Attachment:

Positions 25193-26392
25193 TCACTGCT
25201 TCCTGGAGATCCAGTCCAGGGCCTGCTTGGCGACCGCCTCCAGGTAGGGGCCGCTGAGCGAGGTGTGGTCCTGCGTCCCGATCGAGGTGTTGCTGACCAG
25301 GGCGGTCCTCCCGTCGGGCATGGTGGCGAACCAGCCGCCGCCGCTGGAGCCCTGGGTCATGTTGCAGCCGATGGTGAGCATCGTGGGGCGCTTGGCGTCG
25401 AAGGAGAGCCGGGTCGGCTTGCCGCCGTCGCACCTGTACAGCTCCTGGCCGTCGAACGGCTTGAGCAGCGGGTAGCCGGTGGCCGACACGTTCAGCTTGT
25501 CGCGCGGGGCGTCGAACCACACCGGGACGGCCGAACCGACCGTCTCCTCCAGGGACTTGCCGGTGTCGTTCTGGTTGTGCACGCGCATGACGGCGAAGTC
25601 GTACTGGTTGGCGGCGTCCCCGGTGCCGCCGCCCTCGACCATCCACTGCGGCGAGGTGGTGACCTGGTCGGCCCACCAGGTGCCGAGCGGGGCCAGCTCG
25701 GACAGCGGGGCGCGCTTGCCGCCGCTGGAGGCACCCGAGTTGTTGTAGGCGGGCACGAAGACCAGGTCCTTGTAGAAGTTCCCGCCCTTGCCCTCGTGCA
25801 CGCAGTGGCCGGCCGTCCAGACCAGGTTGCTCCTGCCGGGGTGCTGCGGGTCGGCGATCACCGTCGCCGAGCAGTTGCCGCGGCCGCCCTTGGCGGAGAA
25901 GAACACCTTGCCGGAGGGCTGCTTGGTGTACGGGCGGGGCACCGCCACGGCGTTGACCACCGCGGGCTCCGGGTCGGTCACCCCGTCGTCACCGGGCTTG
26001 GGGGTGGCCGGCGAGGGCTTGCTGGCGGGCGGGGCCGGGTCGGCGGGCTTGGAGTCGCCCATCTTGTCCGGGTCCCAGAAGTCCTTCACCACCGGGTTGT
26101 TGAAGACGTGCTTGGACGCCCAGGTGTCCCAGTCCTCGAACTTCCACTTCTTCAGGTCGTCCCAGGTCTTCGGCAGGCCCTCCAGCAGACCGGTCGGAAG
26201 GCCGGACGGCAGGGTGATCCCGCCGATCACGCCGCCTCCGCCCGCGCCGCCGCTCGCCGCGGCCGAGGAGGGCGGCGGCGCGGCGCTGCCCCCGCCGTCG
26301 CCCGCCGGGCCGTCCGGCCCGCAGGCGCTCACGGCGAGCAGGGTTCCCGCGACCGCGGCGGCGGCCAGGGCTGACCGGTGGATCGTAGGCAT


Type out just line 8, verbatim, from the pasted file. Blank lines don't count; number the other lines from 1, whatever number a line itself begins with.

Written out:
25701 GACAGCGGGGCGCGCTTGCCGCCGCTGGAGGCACCCGAGTTGTTGTAGGCGGGCACGAAGACCAGGTCCTTGTAGAAGTTCCCGCCCTTGCCCTCGTGCA